From the time she was 3 years old, Nancy Thorne Chambers has loved books.
“I was adopted when I was very young, and so I was torn away from my brothers and sisters, and I was pretty lonely,” she said. “Children’s books became a real companion for me.”
The Olympia artist has made that love visible through her installation, “A Story Place,” on display through Christmas at Matter Gallery.
The collection of ceramic sculptures depicts a young girl reading a story to 30 animals and insects, many elaborately dressed. The pig’s vest and jacket are decorated with gold leaf.
“There are hummingbirds and bugs and mice having tea,” said gallery co-owner Roxanna Groves. “There’s something everywhere you look.”
The book the girl is reading is called, like the installation, “A Story Place.” The girl’s photo is on the cover, and there’s a photo of some of the animal listeners inside,Thorne Chambers said.
Although Thorne Chambers’s smaller sculptures are popular at Matter, the sweet installation is a bit of a departure for a gallery that often showcases the edgy and offbeat.
Groves said she wasn’t sure what to expect when Thorne Chambers told her and the gallery’s other artist-owners about “A Story Place.”
“We walked in, and our mouths just dropped open,” said Roxanna Groves, gallery co-owner. “It’s breathtaking.”
And while much of the work at Matter is made from repurposed, reused or recycled materials, ceramics fit the gallery’s broader mission to be green. “There’s nothing greener than clay,” Groves said.
Many of Thorne Chambers’s sculptures have a lot of personality and humor with shapes that aren’t quite lifelike. They’re often either exaggeratedly tall and thin or short and chunky.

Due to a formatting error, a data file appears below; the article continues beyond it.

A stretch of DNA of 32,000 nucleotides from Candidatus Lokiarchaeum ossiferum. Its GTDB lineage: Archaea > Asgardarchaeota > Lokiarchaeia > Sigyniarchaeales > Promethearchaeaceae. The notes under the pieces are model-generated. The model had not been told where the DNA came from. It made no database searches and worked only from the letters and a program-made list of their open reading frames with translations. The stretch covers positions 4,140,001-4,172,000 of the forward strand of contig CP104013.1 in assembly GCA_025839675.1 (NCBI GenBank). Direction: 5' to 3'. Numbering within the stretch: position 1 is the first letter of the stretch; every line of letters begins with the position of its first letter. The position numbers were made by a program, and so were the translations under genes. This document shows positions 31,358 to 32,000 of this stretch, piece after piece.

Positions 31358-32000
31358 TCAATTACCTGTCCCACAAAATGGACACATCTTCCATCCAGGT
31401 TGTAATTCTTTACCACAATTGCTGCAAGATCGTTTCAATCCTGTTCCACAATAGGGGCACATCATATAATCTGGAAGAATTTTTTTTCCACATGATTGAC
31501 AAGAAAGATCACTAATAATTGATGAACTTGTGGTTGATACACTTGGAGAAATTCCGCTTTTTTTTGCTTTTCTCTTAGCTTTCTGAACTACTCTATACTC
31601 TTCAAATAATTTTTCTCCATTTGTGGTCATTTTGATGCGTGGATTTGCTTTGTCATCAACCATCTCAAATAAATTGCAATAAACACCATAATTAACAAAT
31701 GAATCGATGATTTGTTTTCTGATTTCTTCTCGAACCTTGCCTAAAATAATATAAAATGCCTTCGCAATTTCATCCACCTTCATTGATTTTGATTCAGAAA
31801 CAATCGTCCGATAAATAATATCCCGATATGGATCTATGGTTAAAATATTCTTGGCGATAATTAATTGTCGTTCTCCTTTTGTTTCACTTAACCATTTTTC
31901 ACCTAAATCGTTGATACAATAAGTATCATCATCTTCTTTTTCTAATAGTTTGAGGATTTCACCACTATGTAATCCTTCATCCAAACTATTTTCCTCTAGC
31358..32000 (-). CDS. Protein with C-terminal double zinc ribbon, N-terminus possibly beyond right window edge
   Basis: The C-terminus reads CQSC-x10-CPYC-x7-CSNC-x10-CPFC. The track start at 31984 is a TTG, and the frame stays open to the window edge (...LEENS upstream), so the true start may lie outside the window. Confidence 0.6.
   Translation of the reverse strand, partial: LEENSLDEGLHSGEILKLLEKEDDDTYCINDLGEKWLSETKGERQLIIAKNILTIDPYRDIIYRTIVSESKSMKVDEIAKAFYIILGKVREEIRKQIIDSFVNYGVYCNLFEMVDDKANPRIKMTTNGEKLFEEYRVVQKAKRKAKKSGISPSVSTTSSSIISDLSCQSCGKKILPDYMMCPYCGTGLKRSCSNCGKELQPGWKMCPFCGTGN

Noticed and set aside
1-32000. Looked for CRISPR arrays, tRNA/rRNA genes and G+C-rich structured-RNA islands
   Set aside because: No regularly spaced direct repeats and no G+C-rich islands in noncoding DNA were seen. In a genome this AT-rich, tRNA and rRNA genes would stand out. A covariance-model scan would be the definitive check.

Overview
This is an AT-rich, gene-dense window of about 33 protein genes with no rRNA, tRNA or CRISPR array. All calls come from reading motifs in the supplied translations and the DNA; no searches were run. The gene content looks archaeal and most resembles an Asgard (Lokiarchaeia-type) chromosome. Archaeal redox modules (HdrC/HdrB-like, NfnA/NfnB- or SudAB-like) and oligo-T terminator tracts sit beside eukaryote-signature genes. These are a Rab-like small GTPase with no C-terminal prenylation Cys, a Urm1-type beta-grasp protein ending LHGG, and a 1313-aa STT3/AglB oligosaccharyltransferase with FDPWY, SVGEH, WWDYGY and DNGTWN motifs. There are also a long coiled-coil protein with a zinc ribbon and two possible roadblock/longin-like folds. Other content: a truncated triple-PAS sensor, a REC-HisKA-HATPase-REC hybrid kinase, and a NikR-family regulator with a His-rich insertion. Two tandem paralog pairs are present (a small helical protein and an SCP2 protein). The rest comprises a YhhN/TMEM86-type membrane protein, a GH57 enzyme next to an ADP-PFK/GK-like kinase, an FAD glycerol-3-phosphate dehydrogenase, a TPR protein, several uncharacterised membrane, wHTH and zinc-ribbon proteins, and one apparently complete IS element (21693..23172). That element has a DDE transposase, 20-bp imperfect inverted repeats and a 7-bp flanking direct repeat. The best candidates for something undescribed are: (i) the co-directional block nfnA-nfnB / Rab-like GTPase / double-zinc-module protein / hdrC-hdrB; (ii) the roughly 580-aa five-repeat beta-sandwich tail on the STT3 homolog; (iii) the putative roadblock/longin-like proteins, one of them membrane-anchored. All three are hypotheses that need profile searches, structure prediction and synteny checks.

“A Story Place” definitely has a different mood, both more and less realistic. It looks, fittingly, like something out of a storybook. And that’s where the work started.
Thorne Chambers, who worked as a graphic designer for many years before becoming a family therapist, has long wanted to illustrate children’s books. She never has, but an illustration she did for contacts in publishing won an award.
The subject of the illustration: a girl reading to animals.
After retiring seven years ago, Thorne Chambers got serious about working in clay. When she looked back at the drawing, she decided to sculpt the rabbit she’d drawn.
“I thought maybe I should make the other animals,” she said. “I think I made the fox next. It just evolved over time.”
The piece took her about two years to complete. She finished work on it in March, and it took till now for her to find a gallery where it could be displayed.
It sits on an 8-by-10-foot platform topped with moss. The 40-plus elements include a girl the size of a 7-year-old; 30 animals, most roughly lifesize; and six 6-foot-tall trees with a total of 1,400-1,500 leaves, all made by hand.
The tree trunks, the girl and some of the larger animals were sculpted and fired in more than one piece, because Thorne Chambers’ kiln can’t accommodate a piece that’s more than 37 inches wide or tall.
The artist uses coils of clay to create the hollow figures. The clothing is painted with glaze, while the skin, hair and fur remain matte in texture, painted with layers of color after the final firing is complete.
Thorne Chambers intends her piece to speak to the power of reading and the importance of relationship. She also views it as something of a tribute to her late daughter, Tiana Buckley, who died in 2002 at age 36.
“My daughter loved books and animals,” the artist said. “I like to think that that’s in honor of her.”
The artist’s hope is that a children’s hospital or library might purchase the work so that many children can enjoy it.
In the short term, Olympia has most of this month to get to know the work.
“We just felt like it had to be seen,” Groves said. “We wanted to put it in the gallery for Christmas and share it with the world.”